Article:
2. Plest Bronze badge
    Facepalm

    Bears/woods

    Shocking news just in, "Cloud providers, who make money for per/GB storage, charge almost nothing to take in data but charge shed loads to let you take your data out!".

    My "bleedin' obvious" alarm is off the chart! Seriously, why you moaning now? All the providers have done this for years. I remember signing up for Glacier back around 2012 and that was stated clear as daylight in Amazon's docs, "Put your data in for almost nothing, storage will cost almost nothing, taking it out is where we will charge you and here is how much per GB.".

    1. Robert Grant Silver badge

      Re: Bears/woods

      They're pretending it's news to shame AWS into having a special arrangement with them.

    2. Anonymous Coward
      Anonymous Coward

      Re: Bears/woods

      Indeed.

      I think Glacier is more or less fair in the way it is priced. Sure, getting your data back wholesale is expensive and could be cheaper but how often will you need to do a full restore from Glacier?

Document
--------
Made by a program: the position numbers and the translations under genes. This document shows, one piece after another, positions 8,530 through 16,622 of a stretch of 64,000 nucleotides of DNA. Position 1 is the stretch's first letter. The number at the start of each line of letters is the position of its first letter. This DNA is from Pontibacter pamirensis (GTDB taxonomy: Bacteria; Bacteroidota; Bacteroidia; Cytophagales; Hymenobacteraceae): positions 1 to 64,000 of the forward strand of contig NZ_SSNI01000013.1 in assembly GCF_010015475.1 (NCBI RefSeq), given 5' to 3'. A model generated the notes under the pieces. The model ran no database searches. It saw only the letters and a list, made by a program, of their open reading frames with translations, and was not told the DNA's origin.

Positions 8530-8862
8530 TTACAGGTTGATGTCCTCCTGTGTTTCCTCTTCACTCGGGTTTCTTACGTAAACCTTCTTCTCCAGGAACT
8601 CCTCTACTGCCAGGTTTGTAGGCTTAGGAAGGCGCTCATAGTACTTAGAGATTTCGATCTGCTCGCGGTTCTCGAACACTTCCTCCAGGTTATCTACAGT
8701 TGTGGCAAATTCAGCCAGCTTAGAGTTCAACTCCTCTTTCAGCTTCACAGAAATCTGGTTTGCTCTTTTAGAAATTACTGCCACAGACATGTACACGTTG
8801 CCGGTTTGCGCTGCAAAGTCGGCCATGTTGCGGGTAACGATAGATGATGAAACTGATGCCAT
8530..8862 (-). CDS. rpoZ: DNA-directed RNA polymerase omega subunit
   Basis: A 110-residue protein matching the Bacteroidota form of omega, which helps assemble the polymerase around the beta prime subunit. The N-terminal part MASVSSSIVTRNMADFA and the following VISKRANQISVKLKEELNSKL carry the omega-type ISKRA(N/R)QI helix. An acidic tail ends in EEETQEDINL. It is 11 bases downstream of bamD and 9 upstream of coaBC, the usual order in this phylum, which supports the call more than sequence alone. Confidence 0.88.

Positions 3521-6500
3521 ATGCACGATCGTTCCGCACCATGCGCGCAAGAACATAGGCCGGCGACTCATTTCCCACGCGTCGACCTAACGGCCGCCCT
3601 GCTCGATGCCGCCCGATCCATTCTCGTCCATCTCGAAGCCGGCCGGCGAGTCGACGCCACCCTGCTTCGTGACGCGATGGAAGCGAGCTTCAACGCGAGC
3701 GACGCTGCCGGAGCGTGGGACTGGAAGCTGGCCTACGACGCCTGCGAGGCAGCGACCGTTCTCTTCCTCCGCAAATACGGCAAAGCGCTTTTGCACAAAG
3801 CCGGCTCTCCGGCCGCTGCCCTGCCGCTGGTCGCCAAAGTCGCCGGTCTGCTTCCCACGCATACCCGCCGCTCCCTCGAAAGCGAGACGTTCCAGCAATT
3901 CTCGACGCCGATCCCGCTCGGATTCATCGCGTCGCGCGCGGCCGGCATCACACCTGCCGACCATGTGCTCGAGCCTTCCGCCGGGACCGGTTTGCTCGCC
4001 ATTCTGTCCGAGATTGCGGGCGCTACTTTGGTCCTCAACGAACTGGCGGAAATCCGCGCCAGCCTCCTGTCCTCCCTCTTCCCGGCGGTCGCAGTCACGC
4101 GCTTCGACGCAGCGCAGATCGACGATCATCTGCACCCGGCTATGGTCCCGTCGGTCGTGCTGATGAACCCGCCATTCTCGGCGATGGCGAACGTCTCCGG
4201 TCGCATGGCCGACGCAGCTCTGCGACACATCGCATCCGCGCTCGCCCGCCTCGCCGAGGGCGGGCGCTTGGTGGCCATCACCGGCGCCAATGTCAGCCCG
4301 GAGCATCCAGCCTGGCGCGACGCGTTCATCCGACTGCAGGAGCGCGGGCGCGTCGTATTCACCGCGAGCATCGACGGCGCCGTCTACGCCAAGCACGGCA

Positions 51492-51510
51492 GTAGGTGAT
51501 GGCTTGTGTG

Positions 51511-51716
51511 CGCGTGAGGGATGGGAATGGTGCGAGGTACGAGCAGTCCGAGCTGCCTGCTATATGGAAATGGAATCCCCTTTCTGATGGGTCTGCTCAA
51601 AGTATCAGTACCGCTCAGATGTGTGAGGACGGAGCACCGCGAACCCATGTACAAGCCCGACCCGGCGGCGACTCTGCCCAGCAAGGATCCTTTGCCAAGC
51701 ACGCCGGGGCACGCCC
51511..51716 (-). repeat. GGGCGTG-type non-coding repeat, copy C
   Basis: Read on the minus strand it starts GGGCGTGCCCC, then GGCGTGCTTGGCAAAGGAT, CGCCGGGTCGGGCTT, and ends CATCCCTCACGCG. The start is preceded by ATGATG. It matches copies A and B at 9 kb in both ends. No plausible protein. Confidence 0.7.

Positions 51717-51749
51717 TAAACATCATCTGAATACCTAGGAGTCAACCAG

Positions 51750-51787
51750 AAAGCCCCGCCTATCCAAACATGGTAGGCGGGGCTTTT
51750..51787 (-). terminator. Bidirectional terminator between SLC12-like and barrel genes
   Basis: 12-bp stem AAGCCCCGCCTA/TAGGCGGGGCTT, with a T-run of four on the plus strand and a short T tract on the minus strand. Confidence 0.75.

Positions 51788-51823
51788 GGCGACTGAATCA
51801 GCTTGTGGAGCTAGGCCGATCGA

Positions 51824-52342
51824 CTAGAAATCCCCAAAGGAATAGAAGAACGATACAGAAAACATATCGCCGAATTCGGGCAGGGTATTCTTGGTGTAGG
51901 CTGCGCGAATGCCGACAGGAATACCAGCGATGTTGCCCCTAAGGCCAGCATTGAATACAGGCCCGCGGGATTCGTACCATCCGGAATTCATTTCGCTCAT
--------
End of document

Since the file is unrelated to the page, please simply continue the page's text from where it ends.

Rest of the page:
The important thing to remember with Glacier pricing is that Amazon knows you're probably carrying cybersecurity insurance so ultimately it's not the business using the service that will pay for the restore, it's the insurance company.

      I've been drafted in at a firms firms during disaster recovery where this has been the case.

      The same applies for data recovery from disks that have been "wiped" by malware. The cost is almost always chalked up to an insurance claim.

      My advice to firms out there that think recovery is expensive is to get insurance to cover the cost. It's relatively cheap compared to the actual costs of recovery. The only gotcha is they will insist on you bringing your IT security up to a standard that they will accept. E.g. MFA on everything, no local admin rights or accounts anywhere, 3-2-1 backups, regular user training and testing, you get the gist.

      If you want the premium to be even cheaper change as many servers as you can to Linux. I did that for one client and it alone halved the premium. Which was a nice surprise because the actual reason to swap to Linux for a lot of servers was licensing costs, specifically escaping CALs and SQL licensing. They were a pretty big firm with dozens of servers and thousands of users.

      The only MS tech they have left is clientside OS and Office365. They still have centralised domain authentication and all that good stuff, it's just not on Windows servers.

      They saved about £50k-£100k in licensing per year maybe more because we only did rough calcs on it before it became very unappealing to the client.

  3. This post has been deleted by a moderator